Sign up ×
Stack Overflow is a community of 4.7 million programmers, just like you, helping each other. Join them; it only takes a minute:

Ever the lazy unix/linux command line user, I use quite a few little shell scripts to help me avoid typing.

For example, I have a script lst that prints the name of the most recent file in the current directory. If this is called mytext and I type emacs `lst` then mytext will open in emacs

However, if the most recent file is called my text then emacs `lst` will fail, as the shell interprets this command as emacs my text instead of emacs my\ text

Using quotes like in emacs "`lst`" corrects the problem, but uses a whopping two extra keystrokes

Is there any way to modify lst so that the command will work without the extra keystrokes? Outputting a backslash-escaped filename doesn't work.

I use zsh, but the problem (and hopefully the solution) is the same in bash

share|improve this question
Create a script els that does exec emacs "`lst`"; this saves you still more typing. Or an alias (without the exec). – Jonathan Leffler Jan 24 '13 at 16:04

2 Answers 2

Never use backticks. You must always quote properly. There are no shortcuts. printf %q is the only alternate that's remotely portable (Zsh's ${(q)var} is similar), but these aren't a good fit for your problem. The correct (only) answer is to quote.

Edit: Maybe you should just stick with zsh for interactive things. I'm not an expert in that shell but I know for instance that it doesn't perform word-splitting or globbing in its default mode without using its special expansions.

$ zsh -c 'x="foo *"; echo $(printf "<%s> " $x)' # two passes of unquoted expansion
<foo *>
$ zsh -c 'emulate sh; x="foo *"; echo $(printf "<%s> " $x)'
<foo> <bltins> <> <COMPATIBILITY> <data> ...

This is a huge win for what you want (and is one of the big things that makes zsh totally incompatible with everything else script-wise). None of the other shells can do this.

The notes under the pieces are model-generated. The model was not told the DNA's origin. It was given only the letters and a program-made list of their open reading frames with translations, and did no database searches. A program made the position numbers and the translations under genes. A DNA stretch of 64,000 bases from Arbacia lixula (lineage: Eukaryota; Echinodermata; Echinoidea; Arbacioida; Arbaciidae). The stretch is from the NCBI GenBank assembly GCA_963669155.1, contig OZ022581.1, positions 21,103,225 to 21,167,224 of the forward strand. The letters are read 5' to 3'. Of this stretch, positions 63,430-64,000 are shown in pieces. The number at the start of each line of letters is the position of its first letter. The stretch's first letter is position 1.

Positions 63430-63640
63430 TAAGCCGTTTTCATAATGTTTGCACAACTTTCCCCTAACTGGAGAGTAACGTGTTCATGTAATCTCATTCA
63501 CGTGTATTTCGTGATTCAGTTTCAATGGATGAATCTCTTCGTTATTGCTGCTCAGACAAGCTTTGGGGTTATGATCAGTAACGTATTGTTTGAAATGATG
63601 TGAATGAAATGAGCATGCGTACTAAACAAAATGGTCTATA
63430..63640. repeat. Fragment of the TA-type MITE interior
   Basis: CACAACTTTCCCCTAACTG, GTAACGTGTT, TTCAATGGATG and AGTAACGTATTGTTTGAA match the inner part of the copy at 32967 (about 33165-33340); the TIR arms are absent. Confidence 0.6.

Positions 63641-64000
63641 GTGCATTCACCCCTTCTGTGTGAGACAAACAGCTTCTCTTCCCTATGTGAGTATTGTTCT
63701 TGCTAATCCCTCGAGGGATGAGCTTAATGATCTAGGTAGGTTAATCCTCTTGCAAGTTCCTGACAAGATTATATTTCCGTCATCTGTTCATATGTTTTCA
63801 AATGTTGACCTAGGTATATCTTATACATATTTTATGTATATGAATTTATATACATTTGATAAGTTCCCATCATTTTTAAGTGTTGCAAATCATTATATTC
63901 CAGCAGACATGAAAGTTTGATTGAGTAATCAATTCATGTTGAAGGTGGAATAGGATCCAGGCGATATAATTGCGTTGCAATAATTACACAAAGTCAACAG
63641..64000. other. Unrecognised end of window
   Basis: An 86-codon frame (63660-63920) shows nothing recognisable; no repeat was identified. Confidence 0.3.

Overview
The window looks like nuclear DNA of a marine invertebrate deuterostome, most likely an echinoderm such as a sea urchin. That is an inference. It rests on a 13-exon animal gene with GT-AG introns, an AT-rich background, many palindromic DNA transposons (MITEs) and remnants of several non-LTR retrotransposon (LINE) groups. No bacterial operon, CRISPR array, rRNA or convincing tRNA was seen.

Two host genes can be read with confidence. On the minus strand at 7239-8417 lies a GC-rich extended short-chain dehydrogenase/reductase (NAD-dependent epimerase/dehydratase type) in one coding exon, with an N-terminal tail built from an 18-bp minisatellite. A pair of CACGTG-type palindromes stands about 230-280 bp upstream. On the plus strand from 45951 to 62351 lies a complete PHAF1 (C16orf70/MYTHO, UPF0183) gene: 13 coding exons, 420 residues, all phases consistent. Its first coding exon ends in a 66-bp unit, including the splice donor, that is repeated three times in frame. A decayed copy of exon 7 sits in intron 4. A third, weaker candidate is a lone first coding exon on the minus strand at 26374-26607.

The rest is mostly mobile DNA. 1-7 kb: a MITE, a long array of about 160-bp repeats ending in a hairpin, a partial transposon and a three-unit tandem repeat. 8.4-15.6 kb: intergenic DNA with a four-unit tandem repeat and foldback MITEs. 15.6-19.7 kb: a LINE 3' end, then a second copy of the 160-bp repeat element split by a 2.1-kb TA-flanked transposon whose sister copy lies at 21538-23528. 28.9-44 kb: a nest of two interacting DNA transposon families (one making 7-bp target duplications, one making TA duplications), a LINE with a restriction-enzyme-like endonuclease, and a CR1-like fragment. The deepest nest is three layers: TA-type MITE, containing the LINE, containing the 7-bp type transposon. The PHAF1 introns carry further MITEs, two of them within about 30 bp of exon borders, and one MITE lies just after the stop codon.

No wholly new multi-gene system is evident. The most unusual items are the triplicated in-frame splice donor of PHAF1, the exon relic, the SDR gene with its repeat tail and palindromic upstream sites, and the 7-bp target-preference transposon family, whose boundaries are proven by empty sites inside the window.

share|improve this answer
I never use backticks in shell scripts. But the command line is something else - two identical keystrokes ` ` are far more economical than the three different ones in $( ) – Hans Lub Jan 24 '13 at 10:17
Oh god one character! But yes, golfers use it. Also $[] and some of the redirect shortcuts. – ormaaj Jan 24 '13 at 10:18
Yes, zsh doesn't split words when sh_word_split is unset, but this does't make any difference for the problem at hand – Hans Lub Jan 24 '13 at 10:54
Why is that? Even if your lst script is written in bash, running it from zsh, emacs should only get one argument provided the Bash script is written correctly. (my "latest file" function is here btw. Might be more complex than you need as it's meant to also pass around variable names safely.) – ormaaj Jan 24 '13 at 11:00

How about keybinding your lazy function so you don't type anything, just hit Ctrl+z and zle inserts the text for you right in your command line.

z_lst() {                                                                      
  emulate -L zsh
  setopt extendedglob
  local lastfile
  # you could even implement your whole lst function here instead
  LBUFFER+=" ${lastfile// /\ }" # this should print the spaces like '\ '.
zle -N z_lst && bindkey "^z" z_lst

Add this somewhere appropriate in your .zsh.

share|improve this answer

Your Answer


By posting your answer, you agree to the privacy policy and terms of service.

Not the answer you're looking for? Browse other questions tagged or ask your own question.